[100 Emerging Women Leaders] Prerna Jhunjhunwala of Creative Galileo on steering storytelling through her learning app
Building a learning platform has been a passion for Prerna A Jhunjhunwala as she has seen first-hand how education can help people move ahead in life.
“My father owned jute factories, and those were sick units at that time with the CPIM [Communist Party of India (Marxist)] in Bengal. We used to spend a lot of time in these safety units. I was just 12 years old back then and I realised how education could be such a big equaliser as you move ahead in life,” recalls Prerna.
Started in July 2020, her e-learning apphas recorded over four million downloads and claims to have over five lakh monthly active users.
“Creative Galileo is India's first character-focused children's early learning app. It focuses on children from the age of three to 10 years, and it takes children through learning journeys by bringing together some of their most favourite characters,” she says.
“We have great partners like Amar Chitra Katha—digitised versions of storybooks that I actually grew up reading—Shemaroo stories of Ganesha and Krishna, Periwinkle, which has great e-learning content available. It is a package that ensures that the learning universe for children is gamified,” Prerna adds.
Her journey to launching the e-learning platform has been a long one. Prerna went to NYU Stern (School of Business), and eventually landed in Singapore where she started her own preschool. “Over the next five years, we scaled and had 600-700 kids in our school,” shares Prerna.
The entrepreneur then realised that she could reach only about 10,000 to 15,000 children via her brick-and-mortar setting. She, however, had dreamt of teaching millions. This nudged her to make a successful exit from her preschool and to start her own edtech journey.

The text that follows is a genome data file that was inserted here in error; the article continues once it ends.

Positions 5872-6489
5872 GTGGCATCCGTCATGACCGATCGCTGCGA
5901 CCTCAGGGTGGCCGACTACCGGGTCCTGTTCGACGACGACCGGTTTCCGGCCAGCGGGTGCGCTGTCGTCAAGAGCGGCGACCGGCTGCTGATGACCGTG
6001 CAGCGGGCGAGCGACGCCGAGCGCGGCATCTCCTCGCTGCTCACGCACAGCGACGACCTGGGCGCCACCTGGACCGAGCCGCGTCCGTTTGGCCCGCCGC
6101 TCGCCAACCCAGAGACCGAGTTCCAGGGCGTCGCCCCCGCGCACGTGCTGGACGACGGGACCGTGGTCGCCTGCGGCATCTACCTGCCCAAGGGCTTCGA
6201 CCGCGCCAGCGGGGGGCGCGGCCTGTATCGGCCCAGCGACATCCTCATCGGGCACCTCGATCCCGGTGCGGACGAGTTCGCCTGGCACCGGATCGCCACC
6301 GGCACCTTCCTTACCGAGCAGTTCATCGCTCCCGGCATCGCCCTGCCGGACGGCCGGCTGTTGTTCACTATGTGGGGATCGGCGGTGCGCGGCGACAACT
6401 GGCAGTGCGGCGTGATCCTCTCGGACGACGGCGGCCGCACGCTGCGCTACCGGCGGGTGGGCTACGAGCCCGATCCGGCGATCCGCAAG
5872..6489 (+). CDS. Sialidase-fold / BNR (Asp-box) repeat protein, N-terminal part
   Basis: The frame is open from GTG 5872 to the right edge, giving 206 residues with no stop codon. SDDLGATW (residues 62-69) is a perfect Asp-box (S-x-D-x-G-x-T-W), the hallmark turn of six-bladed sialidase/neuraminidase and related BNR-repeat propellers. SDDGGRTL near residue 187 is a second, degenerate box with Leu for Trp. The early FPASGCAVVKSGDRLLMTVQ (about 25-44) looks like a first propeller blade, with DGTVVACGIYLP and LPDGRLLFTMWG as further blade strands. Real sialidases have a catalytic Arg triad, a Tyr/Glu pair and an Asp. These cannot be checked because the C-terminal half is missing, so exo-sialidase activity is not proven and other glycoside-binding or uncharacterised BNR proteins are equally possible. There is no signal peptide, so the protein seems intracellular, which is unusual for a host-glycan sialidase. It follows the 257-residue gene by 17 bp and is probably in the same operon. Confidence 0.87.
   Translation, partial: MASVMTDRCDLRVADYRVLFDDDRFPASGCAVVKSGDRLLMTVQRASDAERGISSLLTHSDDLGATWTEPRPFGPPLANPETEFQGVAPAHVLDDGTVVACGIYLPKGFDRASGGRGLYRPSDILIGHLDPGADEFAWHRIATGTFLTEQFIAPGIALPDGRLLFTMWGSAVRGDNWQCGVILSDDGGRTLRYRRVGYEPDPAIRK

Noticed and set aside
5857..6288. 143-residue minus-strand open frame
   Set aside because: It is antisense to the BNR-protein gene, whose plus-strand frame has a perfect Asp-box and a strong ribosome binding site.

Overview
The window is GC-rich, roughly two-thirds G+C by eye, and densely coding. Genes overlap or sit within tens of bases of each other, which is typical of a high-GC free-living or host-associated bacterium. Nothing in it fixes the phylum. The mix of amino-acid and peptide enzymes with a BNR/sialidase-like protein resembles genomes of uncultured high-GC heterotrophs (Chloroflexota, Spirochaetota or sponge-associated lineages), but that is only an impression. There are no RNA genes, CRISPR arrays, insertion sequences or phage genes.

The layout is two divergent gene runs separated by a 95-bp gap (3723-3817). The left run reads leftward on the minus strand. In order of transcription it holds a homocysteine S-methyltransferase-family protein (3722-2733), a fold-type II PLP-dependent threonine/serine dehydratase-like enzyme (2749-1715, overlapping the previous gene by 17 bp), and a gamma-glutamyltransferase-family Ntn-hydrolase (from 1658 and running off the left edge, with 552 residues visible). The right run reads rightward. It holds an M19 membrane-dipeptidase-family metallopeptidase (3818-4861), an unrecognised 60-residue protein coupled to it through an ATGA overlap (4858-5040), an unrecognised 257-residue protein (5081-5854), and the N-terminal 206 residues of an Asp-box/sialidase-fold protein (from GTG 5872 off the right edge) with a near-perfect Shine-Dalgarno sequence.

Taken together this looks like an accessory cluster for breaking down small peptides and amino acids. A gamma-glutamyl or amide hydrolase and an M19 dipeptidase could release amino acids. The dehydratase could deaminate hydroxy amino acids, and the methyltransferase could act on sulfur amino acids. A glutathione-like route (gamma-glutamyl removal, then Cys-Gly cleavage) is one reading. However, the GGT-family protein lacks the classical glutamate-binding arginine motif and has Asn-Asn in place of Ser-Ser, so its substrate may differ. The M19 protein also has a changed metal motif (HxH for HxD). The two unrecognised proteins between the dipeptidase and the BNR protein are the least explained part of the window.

Creative Galileo is not an individual-character driven platform; it’s an amalgamation of characters like Singham to Shaktimaan. The app focuses on the six learning domains of the child: numeracy, language, discovery of the world, gross motor skills, and social and emotional development.
“In the first six months, we saw a million downloads, and we had not done any marketing. It was a complete word-of-mouth popularity,” adds Prerna.
Raising capital is difficult for women founders.
About 94 percent funding goes to male founders and 6 percent women founders. “So, my simple maths is to look at the numbers: You have to be 94 percent better than male founders,” asserts Prerna.
As she made the transition from the physical business world to the world of a tech-enabled business, her first question was whether she would be able to replicate the same kind of success in a male-dominated tech world. Her advice to women is to stand in there with the confidence that you are there because you deserve to be there.
She says, ”When you are in a room full of men and you know that you did everything to be in that room and that you deserve to be in that room, that sense of power and confidence can make all the difference."
Edited by Affirunisa Kankudti